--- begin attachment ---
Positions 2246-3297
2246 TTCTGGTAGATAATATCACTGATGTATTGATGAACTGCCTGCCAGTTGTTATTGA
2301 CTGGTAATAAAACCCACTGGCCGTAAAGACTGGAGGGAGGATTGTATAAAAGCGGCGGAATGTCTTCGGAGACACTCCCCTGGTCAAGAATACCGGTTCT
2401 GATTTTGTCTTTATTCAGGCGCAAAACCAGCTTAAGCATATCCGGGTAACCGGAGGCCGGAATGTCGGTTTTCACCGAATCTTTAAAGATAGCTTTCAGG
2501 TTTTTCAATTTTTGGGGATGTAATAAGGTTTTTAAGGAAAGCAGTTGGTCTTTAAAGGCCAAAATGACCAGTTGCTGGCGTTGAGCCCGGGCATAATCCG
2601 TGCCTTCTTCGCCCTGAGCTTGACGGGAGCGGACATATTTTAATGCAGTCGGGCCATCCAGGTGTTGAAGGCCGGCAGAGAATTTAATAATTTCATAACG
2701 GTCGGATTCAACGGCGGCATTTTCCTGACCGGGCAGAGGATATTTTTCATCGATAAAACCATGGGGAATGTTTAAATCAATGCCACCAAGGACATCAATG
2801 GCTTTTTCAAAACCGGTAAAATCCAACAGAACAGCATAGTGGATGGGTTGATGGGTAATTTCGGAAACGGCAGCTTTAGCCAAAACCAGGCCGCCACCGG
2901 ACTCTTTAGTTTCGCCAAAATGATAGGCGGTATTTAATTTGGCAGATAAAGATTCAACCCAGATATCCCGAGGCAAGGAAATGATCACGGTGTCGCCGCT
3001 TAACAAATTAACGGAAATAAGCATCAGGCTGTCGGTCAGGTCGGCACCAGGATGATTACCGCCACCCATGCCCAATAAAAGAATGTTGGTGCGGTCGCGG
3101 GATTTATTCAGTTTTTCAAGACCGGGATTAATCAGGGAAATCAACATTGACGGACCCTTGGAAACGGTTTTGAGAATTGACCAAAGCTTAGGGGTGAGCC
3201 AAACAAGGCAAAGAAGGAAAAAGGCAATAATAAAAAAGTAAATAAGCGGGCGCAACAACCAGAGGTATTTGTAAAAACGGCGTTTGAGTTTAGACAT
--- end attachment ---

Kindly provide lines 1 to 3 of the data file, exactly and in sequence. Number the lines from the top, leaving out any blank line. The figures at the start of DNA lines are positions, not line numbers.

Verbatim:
Positions 2246-3297
2246 TTCTGGTAGATAATATCACTGATGTATTGATGAACTGCCTGCCAGTTGTTATTGA
2301 CTGGTAATAAAACCCACTGGCCGTAAAGACTGGAGGGAGGATTGTATAAAAGCGGCGGAATGTCTTCGGAGACACTCCCCTGGTCAAGAATACCGGTTCT